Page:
I was in the cereal aisle in Target, waiting for The Scientist to decide on his cereal purchase, when I overheard this exchange between a mother and her preteen son:
Mother: “James, come and let’s pick out some cereal.”
James (appears from around the corner): “But I haven’t finished looking at all the pasta. I looked at the pasta on the right but I didn’t look at the pasta on the left.”
Mother: “We need to pick out your cereal.”
James (sounding panicked, voice rapidly rising into hysteria): “But I need to look at all the pasta! I haven’t looked at the pasta on the left. I need–“
Mother: “Okay, you can finish looking at the pasta if you promise to come right back here when you’re done and pick out your cereal.”
James: “I promise.” (dashes off around the corner then returns a minute later)
Mother: “Are you done?”
James: (looking happy) “Uh-huh.”
If you’re autistic or you have an autistic child, I bet you know why this conversation made me smile.
James’s mother didn’t say, “You don’t need to look at all the pasta.”
She didn’t say, “That’s ridiculous.”
Or, “You can look at the pasta later (or next time).”
Or, “Stop whining or we’re leaving.”
Or, “Grow up and act your age.” (James was around 10 or 11, I think.)
Or, “Get over here and pick out a box of cereal or I’m taking away your video games for the rest of the day.”
Though she may not understand why James needs to look at all of the pasta when he visits Target, she recognized that preventing him from doing it would result in a meltdown in aisle 13.
And look at the results: The situation was rapidly de-escalated. James was happy. He came back and picked out his cereal as promised, without any prompting. His mother had to wait for him, but an extra minute standing in the cereal aisle beats the hell out of trying to calm a kid having a meltdown in the cereal aisle.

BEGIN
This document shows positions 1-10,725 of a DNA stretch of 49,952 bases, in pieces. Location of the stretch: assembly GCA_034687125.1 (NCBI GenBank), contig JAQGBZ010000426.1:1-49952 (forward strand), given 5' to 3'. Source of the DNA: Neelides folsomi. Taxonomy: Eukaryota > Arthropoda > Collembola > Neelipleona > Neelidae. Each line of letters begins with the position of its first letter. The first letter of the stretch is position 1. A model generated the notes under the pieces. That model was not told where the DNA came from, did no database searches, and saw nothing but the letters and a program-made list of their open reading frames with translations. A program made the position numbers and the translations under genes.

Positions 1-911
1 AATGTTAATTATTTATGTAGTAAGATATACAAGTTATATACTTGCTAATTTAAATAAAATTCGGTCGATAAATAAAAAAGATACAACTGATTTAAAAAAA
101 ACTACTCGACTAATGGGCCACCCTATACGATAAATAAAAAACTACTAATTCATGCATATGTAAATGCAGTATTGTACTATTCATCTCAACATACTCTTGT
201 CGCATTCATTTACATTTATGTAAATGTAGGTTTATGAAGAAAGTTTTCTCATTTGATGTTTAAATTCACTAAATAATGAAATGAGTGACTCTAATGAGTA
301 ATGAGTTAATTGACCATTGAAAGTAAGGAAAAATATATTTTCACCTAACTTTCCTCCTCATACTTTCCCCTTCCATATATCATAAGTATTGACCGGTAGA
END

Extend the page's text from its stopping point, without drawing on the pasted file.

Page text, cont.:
Meet Us Where We Are
There is a lot of talk about how autistic kids (and adults) need to learn flexibility. We’re too rigid, have too many nonfunctional routines. There are elaborate systems for teaching flexible thinking (which is important, I get that). But maybe non-autistic people need to be more flexible, too.
For kids like James, Target is stressful. The noise, the lights, the people, the smells–any or all of these can be overwhelming to autistic individuals. (And yes, based on what I saw I’m assuming–perhaps wrongly, but I doubt it–that he’s on the spectrum.)
If looking at the pasta makes a kid feel better, is that a big deal?
For some parents it might be. Let’s face it–a kid who needs to not only look at the pasta, but to be sure he’s looked at all of it? A little weird. But so what? We all have our coping mechanisms and James has found a way to cope with the stress of Target.
And his mother, bless her, she seemed to get this. She doesn’t look concerned about people judging her for letting her son “have his way.” She doesn’t belittle or shame him for what is, in his mind, a very real need. She doesn’t complain that he’s wasting their time or being uncooperative.
Her response left me wondering how long it took them to get to this point. Because not only did James interrupt his study of the pasta aisle to come when she called him, he returned the second time and picked out his cereal without being prompted. For a kid with such an intense need to study the pasta aisle, this is huge. Huge.
In this one small exchange, he’s learning how to negotiate, how to compromise, how to satisfy his needs while being conscious of his responsibilities, how to keep a promise, how to regulate anxiety and/or sensory overload using coping mechanisms.
Yes, autistics can be rigid. Yes, we have some odd routines or habits. Sometimes this has to be addressed. If James needed to spend an hour studying the pasta aisle, then yeah, big problem.
But a few minutes in the pasta aisle, accepting that the pasta on the left is important, even critical, to this particular kid–that doesn’t have to be a problem at all.
When you have an autistic family member or friend, you’re going to run into situations that you find hard to understand. There will be times when we’re not where you think we should be or where you wish we were.
When this happens, try practicing a little flexibility. Meet us where we are. You might be surprised at the results.